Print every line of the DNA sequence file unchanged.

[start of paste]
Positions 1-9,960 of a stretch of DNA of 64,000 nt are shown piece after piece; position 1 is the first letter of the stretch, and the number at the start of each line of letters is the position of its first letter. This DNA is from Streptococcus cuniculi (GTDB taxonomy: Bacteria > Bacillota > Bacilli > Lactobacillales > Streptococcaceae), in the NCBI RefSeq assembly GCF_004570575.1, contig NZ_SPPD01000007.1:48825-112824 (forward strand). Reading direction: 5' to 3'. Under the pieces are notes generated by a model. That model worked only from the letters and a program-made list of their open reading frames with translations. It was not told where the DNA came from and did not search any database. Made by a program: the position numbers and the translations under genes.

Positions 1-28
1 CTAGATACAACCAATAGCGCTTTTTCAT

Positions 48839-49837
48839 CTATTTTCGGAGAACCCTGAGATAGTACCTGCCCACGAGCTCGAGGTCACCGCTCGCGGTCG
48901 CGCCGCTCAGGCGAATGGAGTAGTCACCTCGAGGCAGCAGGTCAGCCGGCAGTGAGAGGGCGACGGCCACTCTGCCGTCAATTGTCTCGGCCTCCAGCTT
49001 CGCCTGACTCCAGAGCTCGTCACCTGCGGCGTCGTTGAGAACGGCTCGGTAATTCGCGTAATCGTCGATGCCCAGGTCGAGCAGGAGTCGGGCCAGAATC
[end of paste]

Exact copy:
Positions 1-9,960 of a stretch of DNA of 64,000 nt are shown piece after piece; position 1 is the first letter of the stretch, and the number at the start of each line of letters is the position of its first letter. This DNA is from Streptococcus cuniculi (GTDB taxonomy: Bacteria > Bacillota > Bacilli > Lactobacillales > Streptococcaceae), in the NCBI RefSeq assembly GCF_004570575.1, contig NZ_SPPD01000007.1:48825-112824 (forward strand). Reading direction: 5' to 3'. Under the pieces are notes generated by a model. That model worked only from the letters and a program-made list of their open reading frames with translations. It was not told where the DNA came from and did not search any database. Made by a program: the position numbers and the translations under genes.

Positions 1-28
1 CTAGATACAACCAATAGCGCTTTTTCAT

Positions 48839-49837
48839 CTATTTTCGGAGAACCCTGAGATAGTACCTGCCCACGAGCTCGAGGTCACCGCTCGCGGTCG
48901 CGCCGCTCAGGCGAATGGAGTAGTCACCTCGAGGCAGCAGGTCAGCCGGCAGTGAGAGGGCGACGGCCACTCTGCCGTCAATTGTCTCGGCCTCCAGCTT
49001 CGCCTGACTCCAGAGCTCGTCACCTGCGGCGTCGTTGAGAACGGCTCGGTAATTCGCGTAATCGTCGATGCCCAGGTCGAGCAGGAGTCGGGCCAGAATC